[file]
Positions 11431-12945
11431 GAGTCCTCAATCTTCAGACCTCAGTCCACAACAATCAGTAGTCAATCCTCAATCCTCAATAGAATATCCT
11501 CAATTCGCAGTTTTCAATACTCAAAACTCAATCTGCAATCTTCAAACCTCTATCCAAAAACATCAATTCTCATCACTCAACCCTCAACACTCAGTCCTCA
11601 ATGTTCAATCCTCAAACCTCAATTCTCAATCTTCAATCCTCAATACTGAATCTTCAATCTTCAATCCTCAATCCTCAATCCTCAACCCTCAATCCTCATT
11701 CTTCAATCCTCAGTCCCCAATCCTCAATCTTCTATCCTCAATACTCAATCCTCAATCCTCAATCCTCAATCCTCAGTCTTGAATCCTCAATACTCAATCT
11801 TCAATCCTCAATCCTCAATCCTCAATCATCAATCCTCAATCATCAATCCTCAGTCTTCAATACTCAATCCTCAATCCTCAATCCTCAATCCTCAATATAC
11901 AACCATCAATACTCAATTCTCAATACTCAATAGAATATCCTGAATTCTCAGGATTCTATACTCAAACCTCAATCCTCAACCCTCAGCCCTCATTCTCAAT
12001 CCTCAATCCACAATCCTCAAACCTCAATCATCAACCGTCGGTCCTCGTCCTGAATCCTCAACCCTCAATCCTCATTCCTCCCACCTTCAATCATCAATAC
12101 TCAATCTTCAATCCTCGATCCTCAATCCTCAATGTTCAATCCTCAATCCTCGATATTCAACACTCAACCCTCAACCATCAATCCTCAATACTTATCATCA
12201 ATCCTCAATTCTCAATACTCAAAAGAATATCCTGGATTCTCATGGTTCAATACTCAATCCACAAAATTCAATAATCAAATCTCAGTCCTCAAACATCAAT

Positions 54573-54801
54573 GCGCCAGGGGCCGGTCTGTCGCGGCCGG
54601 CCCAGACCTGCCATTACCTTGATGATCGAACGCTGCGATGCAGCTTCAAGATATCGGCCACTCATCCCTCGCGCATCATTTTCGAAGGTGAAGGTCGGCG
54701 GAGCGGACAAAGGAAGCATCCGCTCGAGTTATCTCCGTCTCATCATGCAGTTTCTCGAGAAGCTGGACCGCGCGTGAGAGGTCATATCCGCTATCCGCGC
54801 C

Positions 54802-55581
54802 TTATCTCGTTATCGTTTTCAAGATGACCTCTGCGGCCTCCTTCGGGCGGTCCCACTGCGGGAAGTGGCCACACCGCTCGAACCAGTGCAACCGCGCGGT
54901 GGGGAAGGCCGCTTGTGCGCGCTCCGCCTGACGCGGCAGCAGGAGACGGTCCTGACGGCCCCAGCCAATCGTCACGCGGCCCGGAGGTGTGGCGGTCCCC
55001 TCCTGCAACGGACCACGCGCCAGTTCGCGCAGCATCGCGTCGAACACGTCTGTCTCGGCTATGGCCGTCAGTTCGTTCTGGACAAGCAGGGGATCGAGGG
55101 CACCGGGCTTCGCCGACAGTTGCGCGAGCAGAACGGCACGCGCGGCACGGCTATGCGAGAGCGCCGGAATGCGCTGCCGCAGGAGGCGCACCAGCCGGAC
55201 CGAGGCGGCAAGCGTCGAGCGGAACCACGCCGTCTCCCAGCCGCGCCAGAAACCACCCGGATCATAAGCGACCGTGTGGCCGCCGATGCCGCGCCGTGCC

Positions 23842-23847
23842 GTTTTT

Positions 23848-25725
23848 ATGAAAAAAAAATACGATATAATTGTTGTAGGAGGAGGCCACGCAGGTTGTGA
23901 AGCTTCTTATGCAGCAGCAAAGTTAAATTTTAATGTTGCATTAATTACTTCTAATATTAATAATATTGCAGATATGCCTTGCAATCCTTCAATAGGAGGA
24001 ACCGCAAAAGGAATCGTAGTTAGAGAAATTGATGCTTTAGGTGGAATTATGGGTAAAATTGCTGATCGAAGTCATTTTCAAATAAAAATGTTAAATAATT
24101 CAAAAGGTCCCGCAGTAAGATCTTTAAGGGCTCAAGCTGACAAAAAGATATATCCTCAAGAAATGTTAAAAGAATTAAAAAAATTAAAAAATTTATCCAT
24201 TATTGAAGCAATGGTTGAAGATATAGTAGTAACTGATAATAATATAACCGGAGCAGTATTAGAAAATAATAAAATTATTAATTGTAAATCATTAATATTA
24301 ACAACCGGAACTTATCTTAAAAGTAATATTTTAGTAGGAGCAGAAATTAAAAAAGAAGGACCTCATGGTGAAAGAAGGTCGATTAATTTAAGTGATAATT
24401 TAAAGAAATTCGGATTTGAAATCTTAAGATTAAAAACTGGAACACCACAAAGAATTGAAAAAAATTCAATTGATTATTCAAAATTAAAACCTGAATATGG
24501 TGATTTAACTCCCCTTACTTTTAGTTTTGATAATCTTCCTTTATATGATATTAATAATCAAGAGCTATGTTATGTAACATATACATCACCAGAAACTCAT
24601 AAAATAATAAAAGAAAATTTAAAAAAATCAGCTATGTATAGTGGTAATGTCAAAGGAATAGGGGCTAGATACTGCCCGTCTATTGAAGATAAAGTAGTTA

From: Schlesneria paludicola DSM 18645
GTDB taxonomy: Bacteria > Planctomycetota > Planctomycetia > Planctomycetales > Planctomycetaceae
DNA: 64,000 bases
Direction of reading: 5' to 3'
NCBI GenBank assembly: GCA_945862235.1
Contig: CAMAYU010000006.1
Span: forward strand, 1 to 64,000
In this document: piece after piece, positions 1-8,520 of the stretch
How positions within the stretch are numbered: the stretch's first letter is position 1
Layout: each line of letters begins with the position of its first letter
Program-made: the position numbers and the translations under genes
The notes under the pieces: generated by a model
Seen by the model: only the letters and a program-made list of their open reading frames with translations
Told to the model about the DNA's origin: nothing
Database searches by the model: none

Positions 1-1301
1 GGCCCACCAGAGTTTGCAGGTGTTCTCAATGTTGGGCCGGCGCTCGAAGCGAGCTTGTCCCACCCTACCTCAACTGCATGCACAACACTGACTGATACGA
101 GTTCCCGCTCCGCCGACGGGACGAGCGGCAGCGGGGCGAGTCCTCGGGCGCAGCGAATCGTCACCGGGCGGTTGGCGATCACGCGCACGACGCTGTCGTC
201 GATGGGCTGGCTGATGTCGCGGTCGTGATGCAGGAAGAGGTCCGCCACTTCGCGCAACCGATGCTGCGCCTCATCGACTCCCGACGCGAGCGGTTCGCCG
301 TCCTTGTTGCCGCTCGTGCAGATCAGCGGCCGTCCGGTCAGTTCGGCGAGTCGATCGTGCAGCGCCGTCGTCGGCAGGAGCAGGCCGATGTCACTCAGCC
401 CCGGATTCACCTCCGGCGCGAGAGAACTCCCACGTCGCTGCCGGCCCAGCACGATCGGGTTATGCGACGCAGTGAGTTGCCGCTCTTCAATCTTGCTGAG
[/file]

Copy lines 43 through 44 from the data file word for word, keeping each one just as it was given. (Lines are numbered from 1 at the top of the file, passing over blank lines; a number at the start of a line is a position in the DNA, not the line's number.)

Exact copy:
Layout: each line of letters begins with the position of its first letter
Program-made: the position numbers and the translations under genes